In 2010, the annual International Film Festival Rotterdam (IFFR) in Netherlands founded a program called ‘Forget Africa.’ Despite its name, the project is committed to supporting African filmmakers and filmmakers interested in making films in and about Africa.
Festival programmer Gertjan Zuilhof says: “Africa cinema has been neglected. That’s why this program has to be ambitious and broad. It has to comprise many aspects, have a self-assured form and be presented in a certain context.”
When Forget Africa started, Gertjan took a trip across several African countries, including Kenya and made a film about his impressions.
Subsequently, several African movies were made under the IFFR project like "Cameroon Love Letter (For Solo Piano)", "Memories of a Burning Tree", "Nairobi Notes", "No Woman Born" and "Rwanda: Take Two".
Gertjan later made a follow-up project with seven other African filmmakers in China.
A Kenyan film recently premiered at Tunisia’s Carthage International Film Festival. The screening of "Veve" (Sheng’ for Khat) was attended by Hollywood star Danny Glover, who is the head of the jury at the Carthage Film Festival.
The festival, held every two years, highlights films from the Maghreb, Africa and Middle East. Produced by One Fine Day Films production, "Veve" (released in Kenya in August 2014) has since received positive reviews due to its themes on drugs and politics.
Kenya filmmakers have been blamed for the industry’s stunted growth mainly because of weak scripts and storylines. Some have blamed lack of authenticity as the reason Kenyan films hardly go international or reach audiences abroad.
Funding and post-production is definitely another factor.
While many African institutions are supporting African film, the western film industry has paid more attention to African locations other than African films, actors and filmmakers.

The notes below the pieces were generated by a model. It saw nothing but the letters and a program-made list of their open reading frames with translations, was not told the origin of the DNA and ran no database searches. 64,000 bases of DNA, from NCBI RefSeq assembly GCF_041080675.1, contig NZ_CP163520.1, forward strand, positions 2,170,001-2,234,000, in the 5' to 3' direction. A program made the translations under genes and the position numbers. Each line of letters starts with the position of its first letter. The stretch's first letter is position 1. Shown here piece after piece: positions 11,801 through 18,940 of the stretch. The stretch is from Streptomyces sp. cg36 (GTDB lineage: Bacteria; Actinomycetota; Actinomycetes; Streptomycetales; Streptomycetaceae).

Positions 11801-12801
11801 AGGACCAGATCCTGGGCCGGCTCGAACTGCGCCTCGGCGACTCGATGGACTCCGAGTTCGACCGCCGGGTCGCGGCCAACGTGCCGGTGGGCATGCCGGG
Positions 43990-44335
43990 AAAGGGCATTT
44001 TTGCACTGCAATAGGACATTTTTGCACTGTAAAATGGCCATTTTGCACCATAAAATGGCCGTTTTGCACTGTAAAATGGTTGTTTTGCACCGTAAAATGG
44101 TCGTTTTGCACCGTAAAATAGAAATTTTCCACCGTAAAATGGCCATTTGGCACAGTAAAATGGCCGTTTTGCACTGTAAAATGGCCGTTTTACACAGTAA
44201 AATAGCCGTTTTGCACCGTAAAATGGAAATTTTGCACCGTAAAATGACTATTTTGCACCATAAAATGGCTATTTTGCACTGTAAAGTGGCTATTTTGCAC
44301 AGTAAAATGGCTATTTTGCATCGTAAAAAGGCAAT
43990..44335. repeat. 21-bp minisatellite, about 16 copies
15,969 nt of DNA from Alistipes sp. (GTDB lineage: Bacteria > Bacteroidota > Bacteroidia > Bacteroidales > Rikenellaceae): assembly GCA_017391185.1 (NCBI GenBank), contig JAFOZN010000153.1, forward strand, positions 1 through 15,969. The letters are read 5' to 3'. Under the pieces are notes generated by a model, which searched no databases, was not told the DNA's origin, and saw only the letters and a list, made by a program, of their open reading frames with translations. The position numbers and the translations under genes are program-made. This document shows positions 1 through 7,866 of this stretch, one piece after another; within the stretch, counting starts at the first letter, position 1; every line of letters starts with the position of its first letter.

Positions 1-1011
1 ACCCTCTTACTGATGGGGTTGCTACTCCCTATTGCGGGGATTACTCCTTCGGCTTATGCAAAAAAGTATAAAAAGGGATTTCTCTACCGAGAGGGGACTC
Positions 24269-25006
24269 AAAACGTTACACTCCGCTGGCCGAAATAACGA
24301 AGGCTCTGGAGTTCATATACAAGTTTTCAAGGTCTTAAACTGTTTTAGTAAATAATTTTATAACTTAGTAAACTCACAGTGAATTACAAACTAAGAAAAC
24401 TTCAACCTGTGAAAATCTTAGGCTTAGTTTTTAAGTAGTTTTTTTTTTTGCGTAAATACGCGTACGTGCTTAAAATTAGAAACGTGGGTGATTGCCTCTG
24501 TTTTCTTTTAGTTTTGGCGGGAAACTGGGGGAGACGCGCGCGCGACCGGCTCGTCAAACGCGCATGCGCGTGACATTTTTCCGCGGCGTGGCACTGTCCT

But with recent African achievements, like the Oscar win for Kenyan actress and director Lupita Nyong’o, Africa is slowly getting the attention and support from outside to better quality and further reach.
Gertjan says, “Many African films submitted come from South Africa and Nigeria and not East Africa. But African film still needs support most from Africa.”
Despite IFFR coming up with the ‘Forget Africa’ project in 2010, Gertjan admits that it has been hard maintaining it after that.
The Kenyan film, "Something Necessary", by filmmaker Judy Kibinge first premiered at IFFR. Inspired by the post-election violence, such stories based on real social-political themes attract more international audiences.
Hubert Bals Fund (HBF) is another initiative designed by IIFR to bolster financial support to unique feature films by talented filmmakers from several continents including Africa.
The fund is now open for local filmmakers to get grants for post-development and post-production among other aspects of film making.
HBS is also part of the initiative behind 2014 African Metropolis series of short fiction films in major African metropolises.
The films were made in six African cities — Abidjan, Cairo, Dakar, Johannesburg, Lagos and Nairobi. Kenyan filmmaker Jim Chuchu’s Homecoming short sci-fi film was part of the project.
Since its creation 25 years ago, over 1,000 projects from over 100 countries have received support from the HBF. The IFFR collaborated with The Netherlands Film Fund to create the HBF Plus, now in its ninth year.
This programme gets Dutch producers involved in HBF-supported, international co-productions. One of the latest HBF Plus support was granted to the South African feature film on the ritual circumcision of a teenage gay Xhosa boy.
John Trengove’s first feature will see him collaborate with OAK Motion Pictures (The Netherlands), Urucu Media (South Africa), Sampek (France), and Salzgeber (Germany).
LONG WAY TO GO
Gertjan asserts that programmes like ‘Forget Africa’ should have come up much earlier and admits that they are losing African films to other festivals.
Despite numerous African film festivals and award ceremonies, African cinema still has got some way to go.
“It cannot be our intention to leave African cinema alone after this extensive project. With effective instruments such as the CineMart and the HBF, Rotterdam will continue on the path it is now taking,” says Gertjan.
The 44th International Film Festival will be held in Rotterdam from January 21 to February 1, 2015.